The Neon Museum Lights-Up Historic Moulin Rouge Sign
We couldn't be more proud of our partners at The Neon Museum in Las Vegas.
The monumental Moulin Rouge letters - one of The Neon Museum’s most historically significant Neon Boneyard sign exhibits - have been rearranged and re-illuminated to accurately portray how the sign was originally displayed in 1955.
These letters now join the growing number of illuminated Las Vegas neon signs on display at The Neon Museum.
The Moulin Rouge was famous for being the first major racially integrated casino and later, in March of 1960, hosted a meeting that effectively ended segregation in Las Vegas.
The Moulin Rouge sign was designed by one of the few female sign designers of the era, Betty Willis, who spent several days researching Parisian-style fonts before drawing the entire sign by hand.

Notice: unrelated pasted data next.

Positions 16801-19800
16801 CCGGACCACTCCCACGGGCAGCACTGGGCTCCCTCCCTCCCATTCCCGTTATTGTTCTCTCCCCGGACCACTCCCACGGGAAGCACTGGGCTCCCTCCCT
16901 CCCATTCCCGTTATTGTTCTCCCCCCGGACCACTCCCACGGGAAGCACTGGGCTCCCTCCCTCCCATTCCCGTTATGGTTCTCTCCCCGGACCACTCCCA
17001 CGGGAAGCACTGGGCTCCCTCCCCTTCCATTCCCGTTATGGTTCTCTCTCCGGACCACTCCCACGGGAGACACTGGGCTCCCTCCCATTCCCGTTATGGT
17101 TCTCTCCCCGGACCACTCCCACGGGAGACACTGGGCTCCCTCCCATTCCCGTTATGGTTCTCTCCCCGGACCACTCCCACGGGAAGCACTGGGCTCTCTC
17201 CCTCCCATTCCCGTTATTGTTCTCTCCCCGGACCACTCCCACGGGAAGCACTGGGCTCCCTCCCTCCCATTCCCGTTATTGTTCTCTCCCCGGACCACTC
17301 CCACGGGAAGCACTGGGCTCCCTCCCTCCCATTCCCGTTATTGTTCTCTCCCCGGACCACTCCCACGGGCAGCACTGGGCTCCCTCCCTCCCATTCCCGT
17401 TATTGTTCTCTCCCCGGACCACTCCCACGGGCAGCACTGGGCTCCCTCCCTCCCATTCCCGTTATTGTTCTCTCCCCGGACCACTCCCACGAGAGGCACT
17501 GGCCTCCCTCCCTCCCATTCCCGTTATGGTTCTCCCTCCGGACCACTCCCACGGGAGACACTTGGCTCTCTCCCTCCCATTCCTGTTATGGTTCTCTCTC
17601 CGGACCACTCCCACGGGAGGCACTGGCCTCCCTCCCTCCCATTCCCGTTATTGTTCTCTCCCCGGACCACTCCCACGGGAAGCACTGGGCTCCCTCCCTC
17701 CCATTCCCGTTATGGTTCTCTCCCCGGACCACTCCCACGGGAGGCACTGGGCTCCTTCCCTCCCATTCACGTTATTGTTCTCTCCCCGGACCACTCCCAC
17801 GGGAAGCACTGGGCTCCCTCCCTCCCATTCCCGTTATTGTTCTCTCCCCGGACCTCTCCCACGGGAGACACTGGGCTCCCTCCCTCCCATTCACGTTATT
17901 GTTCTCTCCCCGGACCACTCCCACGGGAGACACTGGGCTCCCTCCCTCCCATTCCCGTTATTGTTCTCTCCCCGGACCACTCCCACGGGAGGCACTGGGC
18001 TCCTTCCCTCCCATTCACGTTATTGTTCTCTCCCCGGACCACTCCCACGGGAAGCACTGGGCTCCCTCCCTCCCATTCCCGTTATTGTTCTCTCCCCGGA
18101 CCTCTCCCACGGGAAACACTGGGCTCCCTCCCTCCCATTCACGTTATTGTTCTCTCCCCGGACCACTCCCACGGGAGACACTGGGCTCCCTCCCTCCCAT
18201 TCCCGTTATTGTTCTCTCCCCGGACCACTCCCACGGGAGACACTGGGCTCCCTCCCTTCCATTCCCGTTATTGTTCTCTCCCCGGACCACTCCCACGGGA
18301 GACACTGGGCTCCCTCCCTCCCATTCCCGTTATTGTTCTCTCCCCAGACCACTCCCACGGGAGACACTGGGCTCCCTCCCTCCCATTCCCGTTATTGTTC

To re-lamp the 11 letters, which range in height from 14- to 18-feet tall and span from 17 to 3 feet, Hartlauer Signs used more than 832 linear feet of neon tubing in the project, while neon gas and phosphorous blue glass (which makes the color pink neon) were used to give the neon its iconic, fluorescent pink color. Weighing in at 1,200 pounds, the letter “M” was one of many letters rearranged during the project. In total, it took workers 293 labor hours to complete the process. Now, visitors to The Neon Museum's Boneyard can see the Moulin Rouge sign illuminated just how it appeared when it last functioned.